2. Be patient. O’Donnell said managers need to have the patience to help B-players learn from their mistakes. That will pay off in dividends. It’s also helpful to determine what a B-player wants to accomplish at the company. If their goal is to move up, the managing style they need will be different than for a B-player who is content staying in a B-player role.
  3. Let others help manage. Managers also need to realize that an employee can gain valuable experience from other employees, not just from the manager in one-on-one situations. “For example, move desks around and have B-players sit next to the A-players on their teams,” O’Donnell said. “This gives them the opportunity to listen to them on the phone and watch how they handle in-person interactions with other co-workers. A mentorship program can be extremely helpful and beneficial too.”

It’s not impossible to develop a B-player into an A-player if that’s the goal of both the B-player and the company. However, Mlodzki has his doubts about whether a B-player can become an A-player.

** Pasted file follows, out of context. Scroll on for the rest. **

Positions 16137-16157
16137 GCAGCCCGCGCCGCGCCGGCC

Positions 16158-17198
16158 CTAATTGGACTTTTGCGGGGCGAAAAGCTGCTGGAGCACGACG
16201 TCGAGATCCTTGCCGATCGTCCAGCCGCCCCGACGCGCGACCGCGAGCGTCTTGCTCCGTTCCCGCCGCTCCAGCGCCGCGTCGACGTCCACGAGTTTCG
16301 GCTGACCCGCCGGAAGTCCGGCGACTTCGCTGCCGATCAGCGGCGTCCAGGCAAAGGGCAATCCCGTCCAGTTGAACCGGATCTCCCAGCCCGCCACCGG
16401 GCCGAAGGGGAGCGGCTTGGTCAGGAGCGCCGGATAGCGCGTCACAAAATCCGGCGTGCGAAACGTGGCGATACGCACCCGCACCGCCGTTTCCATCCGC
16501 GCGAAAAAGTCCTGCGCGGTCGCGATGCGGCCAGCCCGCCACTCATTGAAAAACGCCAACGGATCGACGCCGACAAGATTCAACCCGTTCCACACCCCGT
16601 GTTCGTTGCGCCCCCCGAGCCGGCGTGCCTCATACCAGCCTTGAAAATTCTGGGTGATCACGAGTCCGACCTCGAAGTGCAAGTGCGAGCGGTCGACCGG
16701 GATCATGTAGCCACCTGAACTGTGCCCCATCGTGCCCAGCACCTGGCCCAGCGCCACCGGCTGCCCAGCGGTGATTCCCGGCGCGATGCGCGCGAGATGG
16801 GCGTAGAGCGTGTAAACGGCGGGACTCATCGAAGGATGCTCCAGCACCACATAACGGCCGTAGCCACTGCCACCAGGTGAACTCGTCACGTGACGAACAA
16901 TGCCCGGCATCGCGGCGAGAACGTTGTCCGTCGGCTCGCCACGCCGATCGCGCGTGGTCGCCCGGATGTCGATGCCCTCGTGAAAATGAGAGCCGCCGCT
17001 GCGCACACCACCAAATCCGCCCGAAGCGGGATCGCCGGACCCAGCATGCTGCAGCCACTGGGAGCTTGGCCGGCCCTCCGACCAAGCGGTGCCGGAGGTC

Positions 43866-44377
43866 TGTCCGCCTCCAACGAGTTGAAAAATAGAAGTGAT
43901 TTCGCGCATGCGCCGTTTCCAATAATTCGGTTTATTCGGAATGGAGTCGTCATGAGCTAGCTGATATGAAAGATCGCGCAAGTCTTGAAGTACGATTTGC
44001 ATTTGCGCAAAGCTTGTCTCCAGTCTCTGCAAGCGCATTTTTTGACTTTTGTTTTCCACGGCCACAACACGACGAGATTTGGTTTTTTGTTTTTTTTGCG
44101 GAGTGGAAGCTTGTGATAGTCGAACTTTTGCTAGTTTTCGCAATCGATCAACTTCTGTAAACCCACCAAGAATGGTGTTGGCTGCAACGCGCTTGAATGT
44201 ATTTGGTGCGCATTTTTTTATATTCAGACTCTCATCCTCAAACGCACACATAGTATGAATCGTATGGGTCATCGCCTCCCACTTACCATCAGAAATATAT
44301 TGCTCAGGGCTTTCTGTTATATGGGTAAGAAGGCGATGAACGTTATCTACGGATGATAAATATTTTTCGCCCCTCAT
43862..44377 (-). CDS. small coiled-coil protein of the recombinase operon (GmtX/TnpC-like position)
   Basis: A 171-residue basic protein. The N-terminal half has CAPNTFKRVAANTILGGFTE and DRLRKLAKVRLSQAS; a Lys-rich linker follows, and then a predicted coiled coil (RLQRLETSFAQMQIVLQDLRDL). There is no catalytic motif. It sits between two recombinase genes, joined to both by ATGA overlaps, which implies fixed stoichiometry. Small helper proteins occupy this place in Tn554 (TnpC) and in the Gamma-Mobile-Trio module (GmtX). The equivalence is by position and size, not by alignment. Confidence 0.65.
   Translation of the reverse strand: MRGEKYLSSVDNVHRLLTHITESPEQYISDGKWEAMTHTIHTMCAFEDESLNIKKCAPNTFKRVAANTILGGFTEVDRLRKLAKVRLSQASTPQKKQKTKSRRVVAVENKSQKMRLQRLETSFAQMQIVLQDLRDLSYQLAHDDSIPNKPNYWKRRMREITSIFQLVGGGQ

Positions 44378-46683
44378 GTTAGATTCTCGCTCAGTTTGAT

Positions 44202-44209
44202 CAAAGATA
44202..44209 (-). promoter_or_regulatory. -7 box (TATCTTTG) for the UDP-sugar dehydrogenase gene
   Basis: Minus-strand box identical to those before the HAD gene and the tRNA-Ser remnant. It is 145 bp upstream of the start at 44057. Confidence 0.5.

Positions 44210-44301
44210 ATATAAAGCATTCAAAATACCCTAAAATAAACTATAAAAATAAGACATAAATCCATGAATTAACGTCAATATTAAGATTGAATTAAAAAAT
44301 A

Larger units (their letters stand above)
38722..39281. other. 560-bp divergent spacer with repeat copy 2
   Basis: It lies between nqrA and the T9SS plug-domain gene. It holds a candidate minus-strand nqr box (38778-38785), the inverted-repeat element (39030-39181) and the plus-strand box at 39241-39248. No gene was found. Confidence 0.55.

“It’s not a question of intelligence or competence, but a set of intrinsic factors that cannot be modified, a way of approaching work or life in general,” he said. 

Ben Hartwig, web operations executive at InfoTracer, agreed that turning a B-player into an A-player might backfire, since the personality traits of a B-player might not be suitable for an A-player role, and they might have already reached their maximum potential.

But it really is up to the B-player to determine if they’re ready to become a top performer. Here’s how a company can develop a B-player into an A-player:

Identify what motivates B-players.

The first step is to outline their strengths and weaknesses in the workplace. That will help determine what engages or disengages them. 

“From there, focus on the things that drive them to strive for development,” said Nunzio Ross, owner and head director of Majesty Coffee. “Use company surveys and individual assessments to help you identify these things and reward them for their improvement. This way, it transforms them into a more motivated workforce.”

Give B-players space.

“Managers need to give [B-players] space, not increase their load like they would to an A-player who thrives under pressure, and let them grow naturally by supplying positivity and motivation,” Hartwig said. 

Benefits of having B-players in your company

B-players are necessary to the proper functioning of a business and shouldn’t be dismissed as extra weight. Here are the benefits of B-players in a company:

B-players can fill in for A-players.